There are some announcements that are so incongruous and unlikely that the only appropriate response is: “You’re having a laugh, surely?”
Into that category must be placed the suggestion that Saudi Arabia is to become a major sponsor of football’s Women’s World Cup in Australia and New Zealand this summer, a tournament that Ireland will open at Stadium Australia in Sydney against the Matildas. Such is the interest in the match that it has been moved to a venue with a capacity of 82,500.
Saudi Arabia’s tourist authority is being considered for prime commercial involvement despite the country’s history of oppression of women’s rights. True, there have been some changes — an end to the notorious ban on driving and semi-liberalisation of rules allowing women to apply for official documents including a passport and to travel alone (with “permission” from their husband or other male guardian.)
Progress has also been made in soccer with female fans free to attend football since 2018 and a four nation female football tournament taking place for the first time last month.
But the country still has a strict guardianship law. Women require male consent to marry or gain access to certain forms of healthcare. Legal actions can be brought for “disobedience” and for being absent from home. In addition, there remains low tolerance in the Gulf States for the LBGTQ+ communities, surely a contradiction when the women’s game has numerous players who are gay.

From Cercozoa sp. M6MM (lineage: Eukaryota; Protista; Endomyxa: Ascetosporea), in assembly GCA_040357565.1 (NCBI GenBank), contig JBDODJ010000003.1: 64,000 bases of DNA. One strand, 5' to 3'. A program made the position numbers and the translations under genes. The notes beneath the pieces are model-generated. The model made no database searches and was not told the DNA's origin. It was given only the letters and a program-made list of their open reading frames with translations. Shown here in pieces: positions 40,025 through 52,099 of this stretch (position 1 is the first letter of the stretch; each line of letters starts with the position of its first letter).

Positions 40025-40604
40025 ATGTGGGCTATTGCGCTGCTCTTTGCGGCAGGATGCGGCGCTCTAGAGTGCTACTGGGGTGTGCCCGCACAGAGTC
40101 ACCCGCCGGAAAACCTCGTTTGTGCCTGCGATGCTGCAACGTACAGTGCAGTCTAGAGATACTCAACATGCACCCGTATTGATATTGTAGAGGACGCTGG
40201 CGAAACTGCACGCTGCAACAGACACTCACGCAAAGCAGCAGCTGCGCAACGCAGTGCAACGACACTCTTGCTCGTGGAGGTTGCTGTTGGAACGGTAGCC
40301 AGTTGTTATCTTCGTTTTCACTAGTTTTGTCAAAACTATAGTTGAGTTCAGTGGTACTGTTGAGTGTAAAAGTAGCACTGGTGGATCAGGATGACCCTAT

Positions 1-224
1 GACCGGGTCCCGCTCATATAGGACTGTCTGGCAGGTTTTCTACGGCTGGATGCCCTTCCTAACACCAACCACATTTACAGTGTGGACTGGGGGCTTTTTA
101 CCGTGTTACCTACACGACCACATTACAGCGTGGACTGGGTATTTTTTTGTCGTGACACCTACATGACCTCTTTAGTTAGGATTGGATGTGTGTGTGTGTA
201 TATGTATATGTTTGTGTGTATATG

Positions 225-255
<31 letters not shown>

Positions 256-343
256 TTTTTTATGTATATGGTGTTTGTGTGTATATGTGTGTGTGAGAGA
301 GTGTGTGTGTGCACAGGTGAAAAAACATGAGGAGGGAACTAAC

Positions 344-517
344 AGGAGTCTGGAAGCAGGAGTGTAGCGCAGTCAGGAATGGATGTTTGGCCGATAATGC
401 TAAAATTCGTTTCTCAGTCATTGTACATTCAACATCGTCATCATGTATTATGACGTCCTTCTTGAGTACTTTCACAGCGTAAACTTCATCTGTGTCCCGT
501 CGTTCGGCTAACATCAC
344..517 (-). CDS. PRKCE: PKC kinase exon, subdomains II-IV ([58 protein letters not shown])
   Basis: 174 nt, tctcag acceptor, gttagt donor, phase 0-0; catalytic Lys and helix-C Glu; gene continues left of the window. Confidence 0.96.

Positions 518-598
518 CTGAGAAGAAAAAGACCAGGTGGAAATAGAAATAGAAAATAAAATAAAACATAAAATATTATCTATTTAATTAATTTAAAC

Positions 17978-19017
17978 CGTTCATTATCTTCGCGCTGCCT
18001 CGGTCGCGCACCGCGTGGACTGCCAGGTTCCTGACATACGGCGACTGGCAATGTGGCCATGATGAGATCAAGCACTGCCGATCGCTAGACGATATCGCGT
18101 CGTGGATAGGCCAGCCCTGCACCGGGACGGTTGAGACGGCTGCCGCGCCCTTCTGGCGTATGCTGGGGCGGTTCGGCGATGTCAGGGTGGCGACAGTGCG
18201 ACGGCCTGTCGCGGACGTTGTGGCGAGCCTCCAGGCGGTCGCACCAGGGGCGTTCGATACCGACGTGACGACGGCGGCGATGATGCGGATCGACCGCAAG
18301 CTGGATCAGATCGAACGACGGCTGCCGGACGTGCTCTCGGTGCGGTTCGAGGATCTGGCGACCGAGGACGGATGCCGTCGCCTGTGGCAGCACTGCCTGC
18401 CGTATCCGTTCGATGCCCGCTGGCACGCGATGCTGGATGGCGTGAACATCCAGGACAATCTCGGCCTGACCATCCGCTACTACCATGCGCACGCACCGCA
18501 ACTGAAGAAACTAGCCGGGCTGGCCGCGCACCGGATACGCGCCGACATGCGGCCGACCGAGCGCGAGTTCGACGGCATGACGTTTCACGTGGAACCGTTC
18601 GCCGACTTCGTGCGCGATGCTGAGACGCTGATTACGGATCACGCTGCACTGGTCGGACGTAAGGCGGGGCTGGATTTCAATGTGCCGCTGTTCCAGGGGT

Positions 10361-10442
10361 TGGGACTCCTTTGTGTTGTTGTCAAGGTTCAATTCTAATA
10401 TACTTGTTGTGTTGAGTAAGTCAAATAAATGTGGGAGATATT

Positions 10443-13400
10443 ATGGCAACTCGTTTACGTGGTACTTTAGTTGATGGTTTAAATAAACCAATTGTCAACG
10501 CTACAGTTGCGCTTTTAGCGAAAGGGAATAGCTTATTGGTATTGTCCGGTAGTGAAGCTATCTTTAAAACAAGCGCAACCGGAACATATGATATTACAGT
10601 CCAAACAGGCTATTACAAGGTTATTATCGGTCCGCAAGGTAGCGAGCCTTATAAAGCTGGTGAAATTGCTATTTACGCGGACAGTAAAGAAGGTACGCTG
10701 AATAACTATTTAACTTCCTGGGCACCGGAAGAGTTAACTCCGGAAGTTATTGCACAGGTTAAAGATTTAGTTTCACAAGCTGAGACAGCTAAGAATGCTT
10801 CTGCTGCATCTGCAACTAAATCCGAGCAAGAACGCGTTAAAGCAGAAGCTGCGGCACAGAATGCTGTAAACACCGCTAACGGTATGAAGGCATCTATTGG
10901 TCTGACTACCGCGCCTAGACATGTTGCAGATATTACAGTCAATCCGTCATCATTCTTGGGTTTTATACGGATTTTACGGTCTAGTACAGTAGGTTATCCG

It’s not a form of progress which would be recognised by Aussie or New Zealand women which is one of the reasons that the joint hosts say they are “disappointed” and Amnesty International describe the move as "crude exploitation" of the sport.
Sometimes a bad idea can bring positive outcomes. While this is not of the order, perhaps, of presenting a musical in New York called, it is difficult to find reasons to commend it.
Perhaps it would have been useful to have discussed it with the participating teams first. But of course, the governing body Fifa, may not have felt the need. After all it was that organisation’s president, Gianni Infantino, who said at the start of the men’s world cup “today I feel gay” demonstrating that he has the requisite levels of empathy to judge such matters.